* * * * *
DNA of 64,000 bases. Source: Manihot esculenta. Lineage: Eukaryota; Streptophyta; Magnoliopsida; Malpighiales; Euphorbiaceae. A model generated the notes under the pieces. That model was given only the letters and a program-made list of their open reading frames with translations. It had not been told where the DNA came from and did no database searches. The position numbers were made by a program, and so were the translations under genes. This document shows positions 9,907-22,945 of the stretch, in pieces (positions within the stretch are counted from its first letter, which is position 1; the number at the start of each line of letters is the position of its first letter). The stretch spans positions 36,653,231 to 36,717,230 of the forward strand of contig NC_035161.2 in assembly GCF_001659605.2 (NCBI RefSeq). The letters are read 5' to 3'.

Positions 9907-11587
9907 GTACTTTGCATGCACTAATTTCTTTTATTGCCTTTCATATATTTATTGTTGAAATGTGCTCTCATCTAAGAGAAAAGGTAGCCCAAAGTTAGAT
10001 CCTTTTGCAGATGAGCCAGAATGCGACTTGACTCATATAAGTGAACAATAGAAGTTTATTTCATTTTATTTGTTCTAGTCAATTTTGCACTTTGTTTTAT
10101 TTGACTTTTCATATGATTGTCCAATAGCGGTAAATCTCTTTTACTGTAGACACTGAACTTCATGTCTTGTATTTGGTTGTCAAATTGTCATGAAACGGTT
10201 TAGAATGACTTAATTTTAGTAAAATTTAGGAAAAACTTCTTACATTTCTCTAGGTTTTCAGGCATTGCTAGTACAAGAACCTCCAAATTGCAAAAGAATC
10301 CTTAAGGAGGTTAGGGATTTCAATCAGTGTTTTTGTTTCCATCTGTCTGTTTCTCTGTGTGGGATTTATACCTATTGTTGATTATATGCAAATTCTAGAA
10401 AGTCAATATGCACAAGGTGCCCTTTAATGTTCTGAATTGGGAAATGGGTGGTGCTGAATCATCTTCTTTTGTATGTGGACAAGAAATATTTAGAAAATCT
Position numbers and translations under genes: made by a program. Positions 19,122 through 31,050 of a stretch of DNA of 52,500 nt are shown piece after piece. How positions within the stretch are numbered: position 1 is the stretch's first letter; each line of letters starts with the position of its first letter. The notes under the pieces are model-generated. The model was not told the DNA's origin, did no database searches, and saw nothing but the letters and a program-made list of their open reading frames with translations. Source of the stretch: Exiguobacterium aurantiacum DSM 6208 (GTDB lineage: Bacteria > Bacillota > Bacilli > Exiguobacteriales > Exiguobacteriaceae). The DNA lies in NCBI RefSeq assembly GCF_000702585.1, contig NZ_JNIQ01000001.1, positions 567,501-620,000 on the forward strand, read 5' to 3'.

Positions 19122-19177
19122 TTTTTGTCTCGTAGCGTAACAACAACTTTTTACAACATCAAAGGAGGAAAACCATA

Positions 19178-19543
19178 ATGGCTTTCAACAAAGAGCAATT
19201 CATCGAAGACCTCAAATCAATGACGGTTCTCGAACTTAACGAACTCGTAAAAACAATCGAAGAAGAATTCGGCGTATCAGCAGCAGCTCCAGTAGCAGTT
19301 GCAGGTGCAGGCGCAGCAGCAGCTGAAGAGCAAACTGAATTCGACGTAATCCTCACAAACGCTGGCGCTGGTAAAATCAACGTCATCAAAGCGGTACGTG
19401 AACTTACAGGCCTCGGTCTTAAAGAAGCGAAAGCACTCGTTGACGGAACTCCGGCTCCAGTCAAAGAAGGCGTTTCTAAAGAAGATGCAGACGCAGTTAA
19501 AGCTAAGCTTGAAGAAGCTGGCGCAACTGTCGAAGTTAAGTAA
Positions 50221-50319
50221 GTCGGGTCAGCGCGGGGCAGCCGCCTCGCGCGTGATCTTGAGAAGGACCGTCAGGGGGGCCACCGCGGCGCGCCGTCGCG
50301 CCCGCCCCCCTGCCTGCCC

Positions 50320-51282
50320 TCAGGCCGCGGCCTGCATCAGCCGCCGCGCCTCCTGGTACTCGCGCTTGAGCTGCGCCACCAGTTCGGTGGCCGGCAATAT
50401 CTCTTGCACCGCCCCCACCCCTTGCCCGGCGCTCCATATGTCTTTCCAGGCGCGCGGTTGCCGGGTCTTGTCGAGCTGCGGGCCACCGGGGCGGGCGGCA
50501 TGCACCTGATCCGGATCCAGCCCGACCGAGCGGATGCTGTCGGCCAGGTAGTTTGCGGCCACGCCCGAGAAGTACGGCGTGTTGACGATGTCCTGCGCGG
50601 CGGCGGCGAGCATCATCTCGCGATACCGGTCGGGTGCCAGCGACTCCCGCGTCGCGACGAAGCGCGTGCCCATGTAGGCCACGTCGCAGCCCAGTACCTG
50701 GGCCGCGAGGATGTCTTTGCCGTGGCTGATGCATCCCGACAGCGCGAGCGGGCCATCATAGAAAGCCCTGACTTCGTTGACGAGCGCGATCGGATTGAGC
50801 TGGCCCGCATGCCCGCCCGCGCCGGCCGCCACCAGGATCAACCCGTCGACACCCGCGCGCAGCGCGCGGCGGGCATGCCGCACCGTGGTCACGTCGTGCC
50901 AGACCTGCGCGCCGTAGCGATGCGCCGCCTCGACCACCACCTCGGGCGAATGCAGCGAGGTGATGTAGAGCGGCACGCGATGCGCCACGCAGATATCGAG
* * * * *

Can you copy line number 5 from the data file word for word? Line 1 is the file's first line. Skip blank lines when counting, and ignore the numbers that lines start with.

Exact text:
10101 TTGACTTTTCATATGATTGTCCAATAGCGGTAAATCTCTTTTACTGTAGACACTGAACTTCATGTCTTGTATTTGGTTGTCAAATTGTCATGAAACGGTT